After a lunch break at the Zion Lodge, stop at the prettiest viewpoint on the Zion Canyon floor in the Court of the Patriarchs. To wrap up this busy day, pick up the Watchman Trail from the visitor center and hike to a beautiful scenic lookout overlooking Springdale and the southern canyon floor.
It’s back to the Grotto shuttle stop in the morning to pick up the trailhead to Angel’s Landing, undoubtedly Zion’s finest hike. This is a challenging hike that not only includes an uphill battle most of the way but also requires overcoming your fear of heights on the final ascent to Angel’s Landing. A hiking permit is now required for this hike.
Back on the canyon floor, get back to your car, and drive on the scenic Zion-Mount Carmel Tunnel, crossing the tunnel to the other side where the Canyon Overlook Trail begins. This short trail leads to one of the most breathtaking vistas in the national park.
Bryce Canyon National Park is our next stop on this road trip. It’s the smallest of Utah’s national parks and can be properly explored on a complete one-day visit or 1.5 days.
The following day, hit the road and once again take the Zion-Mount Carmel Highway, this time driving to Carmel Junction to link with Highway 89. On the way, check out Checkerboard Mesa and take it slow on the serpent-like scenic highway. You should reach Bryce Canyon City by late morning. You’ll pass through the iconic Red Canyon Arch a few miles before town as you enter Dixie National forest.
Use the rest of the day to jump from one scenic viewpoint to the next in the Bryce Amphitheater. You see, Bryce Canyon is not technically a canyon by geological standards but rather a series of crescent-shaped depressions known as amphitheaters. Bryce Canyon’s famous hoodoos are best seen in the Bryce Amphitheater.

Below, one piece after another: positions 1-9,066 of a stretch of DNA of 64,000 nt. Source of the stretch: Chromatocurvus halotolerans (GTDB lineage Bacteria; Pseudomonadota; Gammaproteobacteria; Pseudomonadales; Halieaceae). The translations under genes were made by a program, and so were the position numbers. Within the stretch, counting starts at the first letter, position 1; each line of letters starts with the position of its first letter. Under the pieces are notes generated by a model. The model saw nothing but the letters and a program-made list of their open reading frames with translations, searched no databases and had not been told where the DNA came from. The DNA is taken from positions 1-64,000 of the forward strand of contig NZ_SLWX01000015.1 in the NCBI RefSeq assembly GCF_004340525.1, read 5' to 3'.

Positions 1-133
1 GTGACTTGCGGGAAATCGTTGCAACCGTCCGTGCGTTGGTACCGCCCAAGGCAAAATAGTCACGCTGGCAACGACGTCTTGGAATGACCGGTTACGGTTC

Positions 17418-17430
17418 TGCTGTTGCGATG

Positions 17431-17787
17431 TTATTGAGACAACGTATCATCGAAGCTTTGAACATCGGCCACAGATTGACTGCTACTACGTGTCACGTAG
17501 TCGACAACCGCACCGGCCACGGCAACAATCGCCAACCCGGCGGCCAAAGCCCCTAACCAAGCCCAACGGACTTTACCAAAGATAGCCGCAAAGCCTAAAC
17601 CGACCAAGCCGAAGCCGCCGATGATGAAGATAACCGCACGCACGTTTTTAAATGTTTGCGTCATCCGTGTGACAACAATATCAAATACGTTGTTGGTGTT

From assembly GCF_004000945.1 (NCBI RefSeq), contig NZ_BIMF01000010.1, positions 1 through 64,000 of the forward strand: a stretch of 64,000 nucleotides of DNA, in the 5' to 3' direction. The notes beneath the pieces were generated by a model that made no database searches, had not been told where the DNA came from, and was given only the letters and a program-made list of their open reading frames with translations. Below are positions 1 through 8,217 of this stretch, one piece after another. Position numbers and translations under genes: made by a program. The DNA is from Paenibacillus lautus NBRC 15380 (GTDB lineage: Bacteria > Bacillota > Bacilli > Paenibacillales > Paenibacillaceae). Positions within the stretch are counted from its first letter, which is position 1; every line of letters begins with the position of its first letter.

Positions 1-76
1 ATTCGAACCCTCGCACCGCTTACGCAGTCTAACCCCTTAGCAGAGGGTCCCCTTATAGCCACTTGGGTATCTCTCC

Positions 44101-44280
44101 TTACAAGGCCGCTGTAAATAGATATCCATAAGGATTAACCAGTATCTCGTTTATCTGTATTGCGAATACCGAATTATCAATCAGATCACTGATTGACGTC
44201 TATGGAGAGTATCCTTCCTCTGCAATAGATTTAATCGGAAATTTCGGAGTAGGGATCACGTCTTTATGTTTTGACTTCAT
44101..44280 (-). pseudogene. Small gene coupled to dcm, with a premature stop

Start your tour at Sunrise Point and continue to Sunset Point along the Bryce Canyon Rim Trail. On the way, check out the historic Bryce Canyon Lodge and stop for lunch in its dining room or casual outdoor cafe. Take your time at Sunset Point, one of the park’s top viewpoints. Spot Thor’s Hammer, the most famous hoodoo in the park, and Wall Street, a narrow cavity slicing through a family of towering pinnacles.
From Sunset Point, head to Bryce Point via Inspiration Point. You can take the rim trail to Bryce Point or use your car or the free shuttle (parking can be tough). At Bryce Point, get a slightly more distant and broader perspective of the Bryce Amphitheater. Together with Sunset Point, Bryce Point offers the finest views of the amphitheater.
In the evening, head back to Sunset Point to catch the sunset and book seats at Ebenezer’s Barn & Grill for their dinner and country music show. Then, if there’s still some gas left in your tank and it isn’t too cold, head back to one of the viewpoints to watch the night sky.
Get an early start to beat the crowds and explore the Bryce Amphitheater floor. Pick up the Navajo Loop Trail from Sunset Point and walk through Wall Street to link with the Peekaboo Loop Trail, considered the best hike in Bryce Canyon. Some sections are uphill, but the rewards wash away the pain. The Peekaboo Trail meets the Queen’s Garden Trail, completing an extensive tour of the amphitheater floor.
In the afternoon, drive to Rainbow Point, the highest viewpoint in Bryce Canyon. If there’s still some time and will, exit the park via Fairyland Canyon. At Fairyland Point, catch views of this smaller and more wooded amphitheater. On the Fairyland Loop Trail, you’ll see young hoodoos and fully eroded hoodoos that have reached the end of their shelf life. Alternatively, the Mossy Cave Trail near Tropic is a quicker alternative.
On this Zion and Bryce Canyon itinerary, we covered the very best of both on a quick road trip. Explore relevant Southern Utah travel guides if you want to dive deeper into the ins and outs of each national park. Additional resources are also available if you’re planning a much more extensive road trip in the American Southwest.